Here are three quick reasons to check out Remind 101:

1. Anonymous and Secure
This is everyone's (legitimate) worry when you mix students, teachers and cell phone numbers. Teachers rightly don't want to know the kids numbers and they don't want the kids to know their numbers. Remind 101 fixes this issue by using an online server to manage all of the numbers. When you create a class, like my US Government course, Remind 101 creates a unique handle - @usgov141. You can change this to something easier to remember if you want. Remind 101 provides a phone number that students can text to register for the group. You can also easily sign up on a computer.  

2. Sending Messages is Easy
The screenshot below is the message screen for Remind 101 when you want to send a message out to one or more groups. 

Select the class you'd like to communicate with and you have 140 characters to work with. There is a 'schedule later' feature also. You could schedule a reminder before you leave school that will be sent out at 9 PM. It only takes a few seconds and a few clicks of the mouse. 

There is also a widget that you can use if you keep a class website. You can embed the widget in your page so that any message you send via Remind 101 also pops up in a stream on your website.

3. Student Accountability
When you send a message, it comes through as a text like this one:
Again, I love the security. If the student tries to reply, they get a friendly message from Remind 101 that there is no actual number to reply to! I'm also a big fan of taking away excuses whenever possible. I can't count the times that I've conferenced with a student and heard an excuse start with, "Well I didn't know/remember..." I'm not naive enough to think that excuses and missed assignments will ever go away. I do think that Remind 101 will greatly increase the accountability of my students with a very little amount of effort from my end. That makes it worth a try.

Check back in next Monday for another new piece of #edtech to try out in your classroom!

How do you communicate with your class? Have you used Remind 101? Share your story below!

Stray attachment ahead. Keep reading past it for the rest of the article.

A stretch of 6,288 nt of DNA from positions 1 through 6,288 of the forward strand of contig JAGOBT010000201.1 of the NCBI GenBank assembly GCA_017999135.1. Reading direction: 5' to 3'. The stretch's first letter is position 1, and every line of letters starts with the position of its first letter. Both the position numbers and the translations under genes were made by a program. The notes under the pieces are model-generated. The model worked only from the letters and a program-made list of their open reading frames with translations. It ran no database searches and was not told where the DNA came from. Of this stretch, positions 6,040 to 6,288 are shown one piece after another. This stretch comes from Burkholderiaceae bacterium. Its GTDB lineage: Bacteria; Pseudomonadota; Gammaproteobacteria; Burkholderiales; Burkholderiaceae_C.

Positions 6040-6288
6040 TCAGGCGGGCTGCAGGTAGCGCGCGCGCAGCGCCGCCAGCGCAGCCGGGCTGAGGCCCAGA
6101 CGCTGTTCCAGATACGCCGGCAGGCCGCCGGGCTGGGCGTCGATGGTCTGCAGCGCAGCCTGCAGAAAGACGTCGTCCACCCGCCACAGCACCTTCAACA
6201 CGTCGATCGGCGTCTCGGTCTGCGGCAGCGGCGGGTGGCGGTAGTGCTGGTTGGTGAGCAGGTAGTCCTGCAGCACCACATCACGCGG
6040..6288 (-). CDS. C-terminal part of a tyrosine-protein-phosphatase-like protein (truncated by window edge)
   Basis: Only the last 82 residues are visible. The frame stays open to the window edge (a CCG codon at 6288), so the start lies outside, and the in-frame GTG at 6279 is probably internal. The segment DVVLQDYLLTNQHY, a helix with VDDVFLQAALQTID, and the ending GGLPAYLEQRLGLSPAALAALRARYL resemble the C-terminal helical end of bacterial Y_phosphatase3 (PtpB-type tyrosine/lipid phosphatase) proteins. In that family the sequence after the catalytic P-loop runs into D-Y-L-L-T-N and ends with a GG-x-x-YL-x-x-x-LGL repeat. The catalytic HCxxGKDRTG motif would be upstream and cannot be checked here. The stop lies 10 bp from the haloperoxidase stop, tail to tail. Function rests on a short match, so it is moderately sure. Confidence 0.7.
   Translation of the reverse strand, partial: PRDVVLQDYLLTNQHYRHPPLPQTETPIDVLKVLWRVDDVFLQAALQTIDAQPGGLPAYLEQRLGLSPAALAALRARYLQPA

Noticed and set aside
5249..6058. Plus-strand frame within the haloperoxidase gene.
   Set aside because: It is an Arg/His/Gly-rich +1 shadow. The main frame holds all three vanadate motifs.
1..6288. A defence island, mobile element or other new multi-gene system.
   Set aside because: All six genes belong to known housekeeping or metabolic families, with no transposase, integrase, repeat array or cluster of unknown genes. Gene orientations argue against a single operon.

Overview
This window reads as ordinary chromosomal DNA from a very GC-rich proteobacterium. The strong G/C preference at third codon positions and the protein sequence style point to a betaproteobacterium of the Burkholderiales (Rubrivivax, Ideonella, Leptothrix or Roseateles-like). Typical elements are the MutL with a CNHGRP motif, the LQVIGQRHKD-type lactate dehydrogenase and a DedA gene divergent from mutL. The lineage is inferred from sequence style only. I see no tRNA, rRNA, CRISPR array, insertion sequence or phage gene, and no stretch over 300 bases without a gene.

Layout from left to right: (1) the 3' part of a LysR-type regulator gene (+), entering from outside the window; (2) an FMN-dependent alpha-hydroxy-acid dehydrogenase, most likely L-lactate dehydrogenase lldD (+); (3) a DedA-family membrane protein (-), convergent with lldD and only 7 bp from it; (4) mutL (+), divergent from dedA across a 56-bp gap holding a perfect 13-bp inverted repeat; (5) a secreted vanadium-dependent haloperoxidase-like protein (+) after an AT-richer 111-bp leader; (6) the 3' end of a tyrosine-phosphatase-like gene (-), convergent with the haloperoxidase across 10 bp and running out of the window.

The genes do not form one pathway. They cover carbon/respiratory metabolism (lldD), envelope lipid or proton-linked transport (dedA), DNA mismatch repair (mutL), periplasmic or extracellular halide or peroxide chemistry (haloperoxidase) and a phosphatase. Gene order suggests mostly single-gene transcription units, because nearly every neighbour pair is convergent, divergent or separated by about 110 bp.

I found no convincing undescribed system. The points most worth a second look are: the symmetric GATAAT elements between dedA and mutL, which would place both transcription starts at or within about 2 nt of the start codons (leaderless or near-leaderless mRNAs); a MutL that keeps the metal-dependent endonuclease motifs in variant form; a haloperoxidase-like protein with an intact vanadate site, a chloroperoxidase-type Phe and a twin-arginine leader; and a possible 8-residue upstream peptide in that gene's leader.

Love it? Hate it? Leave your thoughts below and let's talk about it!
Get in touch! 

E-mail: alectchambers@gmail.com            Facebook                        Twitter: @chambersalec

I Love the World Cup...

I love soccer.

Basketball is pretty cool. It is full of back-and-forth action with lots of points always being scored. I can appreciate the ferocious power of a well-orchestrated lob dunk. Like many watching the NBA Finals (including the Miami Heat, apparently) I was mesmerized by the flowing offense of the San Antonio Spurs. The motion of Tony Parker, so low to the ground and unpredictable, made me a bit dizzy to be sure. I'm glad I didn't have to guard him on the court.*

*I played basketball in high school. And by played, I mean that I rocked the JV scene for multiple years and clapped my hands off for the varsity group. One time when I did actually get to play, I just happened to get to guard Marcus Walker. It didn't go well. I'm not - how do I say this...ah yes - tall. Marcus scored 40 points that night. 

Baseball is OK. As a loyal Kansas Citian, I try hard to follow the Royals. I could be the umpteenth person to write about how the Royals have never gone to the playoffs since 1985 or how we have made horrific trade after horrific trade or how "I've Got Friends In Low Places" was sung at each and every home game for years. As I write this, the Royals have actually won 8 in a row and can take over first place tonight. I'm sure it will all go up in flames soon...

Football sucks. Players die with such regularity that news stories like this Cal player barely register anymore. Coaches are for some reason allowed to act in ways that defy civility and it's OK because everyone on the football field is apparently so damn tough. 

Deep breath.

I can find beauty and wonder in (nearly) every sport. Watching Rafael Nadal on clay is something I'll tell my kids about. Seeing Tiger Woods do things with a club that seem to defy physics was a joy of my childhood. I've always had a fascination with ice curling at the Winter Olympics! 

You see, I like to watch people who are chasing great accomplishments. I want to see Tiger pass Jack Nicholas so that I can say I watched the greatest golfer ever. I want to see Rafael Nadal and Roger Federer meet at every single major. I want 1-seeds to make it to the Final Four so I can see the best teams match up. 

Which brings me to the World Cup. Some of you may not know that the World Cup is actually just the final stage of a two-year tournament featuring every soccer-playing nation in the world from Brazil to Guam. The really unique thing about the World Cup (and the Olympics somewhat) is that the superstars of soccer still don’t get to choose their country of origin. Lionel Messi and Christiano Ronaldo are widely recognized as the two best players in the world and they play for Argentina and Portugal respectively. Argentina is one of the most storied soccer nations and they’ve only one the World Cup twice! Portugal has never won the World Cup. They can't just choose to play for Brazil or Germany.

The World Cup is an international affair, and this is what I love most about soccer. I speak relatively fluent Spanish. With all due credit to my Spanish teachers throughout my years, I went from someone who could pass a quiz in class to a fluent speaker on the soccer field. Hours of playing latinos on hockey courts in a local park honed my lessons into actual speech. I play in an adult men’s league currently with guys from Romania, Venezuela, Mexico, Colombia and a few born-and-raised Americans.* I root hard for Greece to do well and I’d root for Scotland if they weren’t generally terrible at soccer.